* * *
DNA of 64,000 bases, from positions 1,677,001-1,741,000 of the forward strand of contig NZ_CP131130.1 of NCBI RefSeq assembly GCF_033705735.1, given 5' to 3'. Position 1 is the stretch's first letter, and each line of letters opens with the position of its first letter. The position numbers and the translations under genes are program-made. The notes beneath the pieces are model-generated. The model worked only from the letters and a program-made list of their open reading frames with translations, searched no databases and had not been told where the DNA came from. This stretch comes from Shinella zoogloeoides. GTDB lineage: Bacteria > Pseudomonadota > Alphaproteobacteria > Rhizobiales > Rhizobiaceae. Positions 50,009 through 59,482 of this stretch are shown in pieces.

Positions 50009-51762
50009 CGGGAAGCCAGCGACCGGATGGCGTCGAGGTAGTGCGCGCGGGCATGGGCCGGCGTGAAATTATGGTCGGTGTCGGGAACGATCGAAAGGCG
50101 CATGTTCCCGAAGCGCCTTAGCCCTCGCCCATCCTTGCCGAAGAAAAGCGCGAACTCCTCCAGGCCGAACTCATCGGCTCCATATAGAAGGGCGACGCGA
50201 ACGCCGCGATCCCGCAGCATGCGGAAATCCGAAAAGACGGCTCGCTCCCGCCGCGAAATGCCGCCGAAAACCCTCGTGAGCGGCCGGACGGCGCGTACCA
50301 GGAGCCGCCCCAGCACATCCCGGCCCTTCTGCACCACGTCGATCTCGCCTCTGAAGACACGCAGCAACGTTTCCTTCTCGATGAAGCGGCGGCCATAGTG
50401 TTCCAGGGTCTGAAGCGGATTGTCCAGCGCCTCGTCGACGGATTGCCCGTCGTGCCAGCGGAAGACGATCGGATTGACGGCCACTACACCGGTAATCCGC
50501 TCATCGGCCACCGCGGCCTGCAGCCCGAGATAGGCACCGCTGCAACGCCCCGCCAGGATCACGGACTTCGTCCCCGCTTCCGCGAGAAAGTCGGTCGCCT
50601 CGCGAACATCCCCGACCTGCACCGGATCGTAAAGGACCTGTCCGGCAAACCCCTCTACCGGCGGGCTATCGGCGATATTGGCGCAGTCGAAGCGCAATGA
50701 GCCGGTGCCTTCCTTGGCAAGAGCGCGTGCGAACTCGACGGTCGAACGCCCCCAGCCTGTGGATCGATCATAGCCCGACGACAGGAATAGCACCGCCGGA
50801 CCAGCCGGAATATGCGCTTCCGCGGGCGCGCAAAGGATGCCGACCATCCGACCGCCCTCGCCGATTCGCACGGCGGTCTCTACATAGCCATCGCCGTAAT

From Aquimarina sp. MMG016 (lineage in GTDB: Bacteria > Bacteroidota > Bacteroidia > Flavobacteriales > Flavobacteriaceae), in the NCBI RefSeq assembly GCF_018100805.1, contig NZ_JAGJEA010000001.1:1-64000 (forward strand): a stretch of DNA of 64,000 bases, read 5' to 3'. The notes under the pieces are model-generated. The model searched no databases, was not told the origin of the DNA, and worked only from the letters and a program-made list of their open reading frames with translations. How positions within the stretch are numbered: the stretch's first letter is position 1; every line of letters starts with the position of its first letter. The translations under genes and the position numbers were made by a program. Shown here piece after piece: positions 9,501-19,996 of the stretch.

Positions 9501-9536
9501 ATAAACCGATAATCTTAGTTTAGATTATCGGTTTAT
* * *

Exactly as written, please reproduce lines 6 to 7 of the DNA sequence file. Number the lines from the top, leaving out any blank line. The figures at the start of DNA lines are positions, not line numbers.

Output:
50301 GGAGCCGCCCCAGCACATCCCGGCCCTTCTGCACCACGTCGATCTCGCCTCTGAAGACACGCAGCAACGTTTCCTTCTCGATGAAGCGGCGGCCATAGTG
50401 TTCCAGGGTCTGAAGCGGATTGTCCAGCGCCTCGTCGACGGATTGCCCGTCGTGCCAGCGGAAGACGATCGGATTGACGGCCACTACACCGGTAATCCGC